Jason’s time in Bariloche was marked by a uniquely Argentinean experience – a visit to a Tangoria, an afterhours bar dedicated purely to the music and dancing of the tango.
Bariloche is an alpine lake town on the side of the Andes, just inside the Argentinean border. It’s renowned for its glamorous lifestyles, parties and skiing.
We arrived early in the morning, not really knowing what to expect. It was a cool crisp day, not unlike autumn in Sydney. Bright blue sky, a few wispy clouds, warm sun and a fresh breeze that made you want to get out and enjoy the day.
As there was no snow we headed into town and took in the sights. It is a beautiful city. After a day of trudging around, we headed back to the Hostel, bumped into a friend, picked up a few extra bodies and headed to the pub to take in some of the local flavours.
What turned out to be a very fun and pleasant evening soon ended abruptly as the hours flew by and it was suddenly closing time...midnight. We were resigned to leaving and just as we were heading out the door I flippantly asked if there was anywhere else open to get another beer. The waitress smiled and said "Of course, but I’ll have to give you some instructions on how to find it. Head up the street directly outside, go to the intersection, count three houses up on the left and then knock on the door”. Hmmm... this sounds dodgy we all thought, but hey we were up for an adventure.
We thanked her and trundled out onto the street and into the cold air and off up the hill as instructed, what we would find nobody knew. As we reached the intersection and counted up three houses, you could not hear a thing; there was no noise, no bar sounds, no music. We retraced our steps and concurred it was the place, but it was definitely not somewhere to get a drink. Wondering what to do we agreed we will at least knock.
We knocked, we held our breath and then suddenly a hatch opened on the door. Big enough to see a very large man’s face, he looked us up and down. We did not say a word, the hatch closed and the door abruptly opened. He ushered us in without a sound. Wow - what is going on here?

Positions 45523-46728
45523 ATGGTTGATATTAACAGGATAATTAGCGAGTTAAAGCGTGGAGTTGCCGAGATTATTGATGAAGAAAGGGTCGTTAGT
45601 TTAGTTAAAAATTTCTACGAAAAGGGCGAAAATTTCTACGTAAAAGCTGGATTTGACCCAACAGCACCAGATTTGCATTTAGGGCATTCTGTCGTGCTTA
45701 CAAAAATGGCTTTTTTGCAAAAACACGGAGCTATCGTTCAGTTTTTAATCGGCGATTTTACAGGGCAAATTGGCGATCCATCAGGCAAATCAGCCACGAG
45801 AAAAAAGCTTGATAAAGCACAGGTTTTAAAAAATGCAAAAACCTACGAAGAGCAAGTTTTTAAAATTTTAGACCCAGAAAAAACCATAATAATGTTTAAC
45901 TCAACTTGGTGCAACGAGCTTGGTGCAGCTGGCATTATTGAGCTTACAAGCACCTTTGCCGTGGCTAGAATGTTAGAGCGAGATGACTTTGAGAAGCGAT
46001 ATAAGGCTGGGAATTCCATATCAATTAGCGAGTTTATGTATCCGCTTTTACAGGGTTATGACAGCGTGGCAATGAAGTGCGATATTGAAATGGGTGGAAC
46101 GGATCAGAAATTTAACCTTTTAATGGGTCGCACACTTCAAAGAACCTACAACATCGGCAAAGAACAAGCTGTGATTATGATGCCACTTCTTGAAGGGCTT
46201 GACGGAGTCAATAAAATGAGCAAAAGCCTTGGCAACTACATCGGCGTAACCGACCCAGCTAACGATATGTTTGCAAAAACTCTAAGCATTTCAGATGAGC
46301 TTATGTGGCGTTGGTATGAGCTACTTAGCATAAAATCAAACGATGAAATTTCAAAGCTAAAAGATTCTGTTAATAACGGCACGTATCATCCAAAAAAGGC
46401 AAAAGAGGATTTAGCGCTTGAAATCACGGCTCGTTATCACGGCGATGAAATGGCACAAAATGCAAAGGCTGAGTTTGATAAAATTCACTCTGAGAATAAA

We entered what was a bar, a secret drinking hole that was full of men and women sitting at almost makeshift tables and chairs, heartily swilling beer. Certainly not the Hilton, but hey we’ll stay for a drink. We sat and ordered beers. None of the patrons took any notice of us. No-one even seemed to see us in there. It was a relief in some ways as we were a little on edge after the walk up to the bar, you hear of muggings in these situations all the time. In other ways though it was a little disappointing. I like to mingle with the locals and my Spanish was always better after a couple of drinks... or so I think.
Bored, I decided to take a walk and look around. I ventured out the back and down the hall and found pretty much the same. Just as I was returning to the table I saw a couple of people walking up some stairs. I peered down and could see a few people moving around although couldn’t really make out what was happening. I headed on down without thinking too much and walked into what would soon become one of my favourite memories of South America.
It turned out we were in an underground Tangoria (or at least that’s what we think they called it). An afterhours bar dedicated purely to the music and dancing of the tango, the world’s most passionate dance.
The ceilings were low and the place was crammed. It was dark, mysterious and even a little dangerous looking. It didn't take up the same floor space as the makeshift bar above; it seemed to stretch the width of two or three houses, like they had smashed the walls down to fit more people in. There were about 100 people down there, seated at small tables and chairs, perched on walls and even standing on boxes, but mostly clambering around trying to get a view of the main area where you could see a makeshift stage.
The music was stark and contagious. The singer looked like an ageing Barry Crocker - tall, thin and grey with a long face and a solemn voice. He sat perched upon a tall stool with an accordion in his lap, fingers wrapped around the keys, long thin legs stretched out in front of him. Singing to the night, his elbows shot out from his side with each change of chord or direction in the music. His accompaniment was a short rotund man sitting at a keyboard and wearing a red fez, I felt like I was in a Disney movie.
The highlight though was the dancers. There was only ever one couple at a time, they weren’t paid, it wasn’t an act, they were part of the crowd. They commanded the tiny dance floor and all of the attention in the room. They were brilliant and loved what they did. They shifted from side to side, flipped and gazed at each other. It was mesmerising. No-one spoke, no-one made a sound. They watched intently as the dancers moved around the dark floor, turning sharply with the music.
You could tell the crowd was there for the music and the dance. They watched with such intense respect that I felt honoured to be there.
Once the band finished the crowd roared with applause and without adieu another song started, a fresh couple appeared and they started dancing their version of the tango. It went all night. We stumbled out a few hours later. It was a truly bizarre and memorable experience.
The views, opinions and positions expressed by the authors and those providing comments are theirs alone, and do not necessarily reflect those of Cover-More Insurance.
Image courtesy of Flickr user ramonballe.